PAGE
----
Researchers from the University of California, Santa Barbara made an unexpected discovery while studying grey reef sharks in a protected shark sanctuary around the Republic of the Marshall Islands (RMI).
Almost a quarter of all shark populations are in danger of becoming extinct, and overfishing has played a significant role in many shark population declines. One particularly gruesome practice is called shark finning, where people cut off the fin of a shark and discard the rest of its body.
Shark sanctuaries were implemented as a buffer against fishing and are meant to serve as a conservation area specifically for sharks.
At first, the researchers were hoping to survey the sharks’ movements but instead, monitoring in the area led to the discovery of illegal shark fishing.
A study detailing the researchers’ new findings and calling for better monitoring using satellite technology in shark sanctuaries was published in the journal Conservation Letters.
“It’s not the study we expected,” said Darcy Bradley, a researcher for the study. “Instead, we uncovered a high level of illegal shark fishing from within the Marshall Islands shark sanctuary.”
The researchers discovered that illegal fishing activity was taking place in the Marshall Islands’ Exclusive Economic Zone after tracking the movements of 15 sharks with satellite tags.
Of those 15 sharks, eight were thought to have been illegally fished because the tags showed movements uncharacteristic of grey reef sharks.
The tags traveled thousands of kilometers across the Pacific Ocean at very high speeds, faster than sharks can sustain for long periods of time. A few of the tags even ended up in local ports, according to Bradley.
The researchers calculated that if illegal fishing continued at that rate, a healthy, large shark population could collapse to less than ten percent of its unfished numbers in less than five years.
Even though RMI was one of the first nations to implement policies that protect local shark populations, this recent study shows that very little is being done to enforce protections and prevent illegal fishing.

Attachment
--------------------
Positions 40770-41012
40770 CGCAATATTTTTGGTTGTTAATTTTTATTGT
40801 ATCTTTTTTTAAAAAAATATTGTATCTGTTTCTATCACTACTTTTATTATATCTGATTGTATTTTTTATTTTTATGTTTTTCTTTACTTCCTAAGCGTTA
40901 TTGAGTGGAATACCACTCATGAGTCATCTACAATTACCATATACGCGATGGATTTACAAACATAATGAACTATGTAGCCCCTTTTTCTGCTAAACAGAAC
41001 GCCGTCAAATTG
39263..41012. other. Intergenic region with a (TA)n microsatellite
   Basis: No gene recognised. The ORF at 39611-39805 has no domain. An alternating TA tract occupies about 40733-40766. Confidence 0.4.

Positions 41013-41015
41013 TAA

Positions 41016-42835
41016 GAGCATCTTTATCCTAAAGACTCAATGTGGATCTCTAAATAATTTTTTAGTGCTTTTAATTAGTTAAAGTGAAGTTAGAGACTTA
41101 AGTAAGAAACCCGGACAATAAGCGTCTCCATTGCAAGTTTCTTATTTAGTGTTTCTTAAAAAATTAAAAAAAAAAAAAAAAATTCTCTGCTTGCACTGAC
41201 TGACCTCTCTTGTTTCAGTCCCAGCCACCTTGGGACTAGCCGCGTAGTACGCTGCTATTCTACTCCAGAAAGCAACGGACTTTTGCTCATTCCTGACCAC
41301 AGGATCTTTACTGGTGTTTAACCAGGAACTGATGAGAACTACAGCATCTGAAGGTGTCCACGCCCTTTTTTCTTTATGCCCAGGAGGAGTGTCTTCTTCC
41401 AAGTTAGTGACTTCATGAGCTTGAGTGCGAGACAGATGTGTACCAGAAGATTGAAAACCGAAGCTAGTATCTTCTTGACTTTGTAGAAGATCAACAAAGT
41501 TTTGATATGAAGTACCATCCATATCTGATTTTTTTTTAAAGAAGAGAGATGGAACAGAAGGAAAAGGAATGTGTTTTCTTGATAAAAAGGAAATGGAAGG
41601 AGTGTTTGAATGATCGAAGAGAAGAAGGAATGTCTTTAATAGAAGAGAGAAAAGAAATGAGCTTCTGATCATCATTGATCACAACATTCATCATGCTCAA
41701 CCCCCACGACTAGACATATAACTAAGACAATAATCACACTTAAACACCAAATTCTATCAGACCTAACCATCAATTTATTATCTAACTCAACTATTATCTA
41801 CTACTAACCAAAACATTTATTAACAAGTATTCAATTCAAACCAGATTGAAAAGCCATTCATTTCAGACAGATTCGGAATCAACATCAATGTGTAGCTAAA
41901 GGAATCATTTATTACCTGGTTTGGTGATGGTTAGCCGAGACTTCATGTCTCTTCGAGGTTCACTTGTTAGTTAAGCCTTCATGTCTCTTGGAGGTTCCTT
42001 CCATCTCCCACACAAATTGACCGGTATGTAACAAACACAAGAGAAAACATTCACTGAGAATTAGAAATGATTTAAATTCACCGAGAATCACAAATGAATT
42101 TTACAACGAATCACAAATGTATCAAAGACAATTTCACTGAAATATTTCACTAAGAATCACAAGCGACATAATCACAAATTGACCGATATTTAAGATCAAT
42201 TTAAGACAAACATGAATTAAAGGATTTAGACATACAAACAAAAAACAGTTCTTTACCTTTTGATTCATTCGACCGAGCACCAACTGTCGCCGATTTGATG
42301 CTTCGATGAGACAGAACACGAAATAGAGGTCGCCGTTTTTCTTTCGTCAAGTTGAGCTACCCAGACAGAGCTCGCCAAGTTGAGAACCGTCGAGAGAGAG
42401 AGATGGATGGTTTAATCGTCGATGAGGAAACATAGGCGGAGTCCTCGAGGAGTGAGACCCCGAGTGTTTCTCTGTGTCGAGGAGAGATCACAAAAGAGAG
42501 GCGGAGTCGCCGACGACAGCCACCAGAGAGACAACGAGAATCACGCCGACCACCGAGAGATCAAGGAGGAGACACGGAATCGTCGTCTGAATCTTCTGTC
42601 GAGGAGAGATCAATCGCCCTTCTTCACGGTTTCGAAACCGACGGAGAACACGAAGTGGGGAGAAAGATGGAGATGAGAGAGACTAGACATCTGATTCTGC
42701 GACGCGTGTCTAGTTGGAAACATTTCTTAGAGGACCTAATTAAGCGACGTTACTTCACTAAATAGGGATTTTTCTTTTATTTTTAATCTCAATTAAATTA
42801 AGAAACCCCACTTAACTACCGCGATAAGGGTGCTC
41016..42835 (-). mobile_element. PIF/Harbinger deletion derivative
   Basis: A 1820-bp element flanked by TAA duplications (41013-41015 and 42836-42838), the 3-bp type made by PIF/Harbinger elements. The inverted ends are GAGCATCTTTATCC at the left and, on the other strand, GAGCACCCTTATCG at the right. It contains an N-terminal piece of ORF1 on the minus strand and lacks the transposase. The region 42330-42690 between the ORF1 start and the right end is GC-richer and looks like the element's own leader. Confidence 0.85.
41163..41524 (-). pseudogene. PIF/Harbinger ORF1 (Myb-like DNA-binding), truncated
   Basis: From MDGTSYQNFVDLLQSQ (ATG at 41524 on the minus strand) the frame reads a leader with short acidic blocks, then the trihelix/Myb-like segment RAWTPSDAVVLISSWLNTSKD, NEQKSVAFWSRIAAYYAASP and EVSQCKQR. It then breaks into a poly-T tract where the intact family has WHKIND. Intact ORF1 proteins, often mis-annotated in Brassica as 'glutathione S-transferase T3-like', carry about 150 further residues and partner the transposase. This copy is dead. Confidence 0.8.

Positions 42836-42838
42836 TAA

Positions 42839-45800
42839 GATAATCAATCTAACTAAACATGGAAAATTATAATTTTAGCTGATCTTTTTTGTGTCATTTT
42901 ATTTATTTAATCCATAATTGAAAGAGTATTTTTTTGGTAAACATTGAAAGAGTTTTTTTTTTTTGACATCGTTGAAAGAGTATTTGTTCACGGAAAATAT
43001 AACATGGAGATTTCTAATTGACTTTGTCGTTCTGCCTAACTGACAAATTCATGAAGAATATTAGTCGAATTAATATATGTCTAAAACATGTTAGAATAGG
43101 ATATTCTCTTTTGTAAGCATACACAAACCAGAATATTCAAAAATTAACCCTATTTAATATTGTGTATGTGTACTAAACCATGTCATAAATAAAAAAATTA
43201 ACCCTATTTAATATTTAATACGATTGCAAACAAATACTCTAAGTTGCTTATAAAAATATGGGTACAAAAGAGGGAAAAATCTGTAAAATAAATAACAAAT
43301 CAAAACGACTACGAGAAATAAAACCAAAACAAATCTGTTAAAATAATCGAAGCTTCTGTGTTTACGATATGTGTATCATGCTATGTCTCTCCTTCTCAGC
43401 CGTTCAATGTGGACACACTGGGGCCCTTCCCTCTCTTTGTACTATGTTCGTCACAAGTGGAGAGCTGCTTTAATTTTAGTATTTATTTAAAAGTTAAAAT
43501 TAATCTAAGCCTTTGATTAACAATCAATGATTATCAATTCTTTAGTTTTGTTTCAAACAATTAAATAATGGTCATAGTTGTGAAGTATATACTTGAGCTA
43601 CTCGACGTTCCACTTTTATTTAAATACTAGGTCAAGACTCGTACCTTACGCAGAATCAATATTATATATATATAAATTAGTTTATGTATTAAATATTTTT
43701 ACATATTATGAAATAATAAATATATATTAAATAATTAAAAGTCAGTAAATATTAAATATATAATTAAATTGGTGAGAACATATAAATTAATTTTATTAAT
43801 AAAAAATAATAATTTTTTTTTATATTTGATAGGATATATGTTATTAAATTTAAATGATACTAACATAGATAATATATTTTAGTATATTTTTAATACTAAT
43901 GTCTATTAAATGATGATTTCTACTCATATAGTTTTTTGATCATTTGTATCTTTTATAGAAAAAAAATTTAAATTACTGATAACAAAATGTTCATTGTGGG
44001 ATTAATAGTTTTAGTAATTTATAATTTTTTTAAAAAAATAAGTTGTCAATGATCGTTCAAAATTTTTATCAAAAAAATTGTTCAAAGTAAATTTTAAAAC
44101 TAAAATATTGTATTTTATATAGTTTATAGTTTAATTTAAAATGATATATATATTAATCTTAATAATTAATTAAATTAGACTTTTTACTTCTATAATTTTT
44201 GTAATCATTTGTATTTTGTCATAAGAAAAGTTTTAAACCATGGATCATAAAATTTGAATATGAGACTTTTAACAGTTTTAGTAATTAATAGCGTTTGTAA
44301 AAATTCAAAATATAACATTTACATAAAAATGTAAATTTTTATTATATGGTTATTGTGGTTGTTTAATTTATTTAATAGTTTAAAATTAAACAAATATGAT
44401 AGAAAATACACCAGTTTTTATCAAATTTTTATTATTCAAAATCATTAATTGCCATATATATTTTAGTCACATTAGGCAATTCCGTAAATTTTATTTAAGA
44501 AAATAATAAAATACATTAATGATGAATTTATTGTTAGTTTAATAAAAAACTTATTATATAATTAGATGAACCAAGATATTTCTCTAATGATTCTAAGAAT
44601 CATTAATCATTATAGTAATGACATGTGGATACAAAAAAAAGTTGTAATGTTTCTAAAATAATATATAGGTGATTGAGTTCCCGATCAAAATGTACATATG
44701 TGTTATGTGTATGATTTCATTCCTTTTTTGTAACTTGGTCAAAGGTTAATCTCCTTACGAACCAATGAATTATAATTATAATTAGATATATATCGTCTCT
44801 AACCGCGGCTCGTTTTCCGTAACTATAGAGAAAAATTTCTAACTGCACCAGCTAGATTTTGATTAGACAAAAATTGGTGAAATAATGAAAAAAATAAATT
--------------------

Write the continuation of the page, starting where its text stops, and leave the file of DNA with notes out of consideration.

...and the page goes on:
However, a big part of why enforcement is so minimal is because the RMI and similar remote island territories lack the resources to monitor large shark sanctuaries adequately.
Illegal shark fishing is not without its risks, but the researchers say that the high value of sharks on the black market and in commercial fishing markets is enough to drive people to disregard any risks or consequences should they be caught.
According to the researchers, it’s easy for illegal fishing activities to go unnoticed.
To help remedy this, the researchers propose that shark sanctuaries use cost-effective satellite technology like vessel tracking and automatic identification systems which would track fishing vessels over large areas.
“The ability to ‘see’ all boats in all places in near real-time using satellite tracking technology would provide a means to monitor for compliance with multiple fisheries management goals — be they combating illegal fishing, monitoring transshipments, identifying fishing activity in high bycatch areas and more,” said Bradley.
The study shows how problematic illegal fishing is in shark sanctuaries and shows that existing satellite technology could be used to improve monitoring of these sanctuaries. But only time will tell if countries will take advantage of satellite technology or not.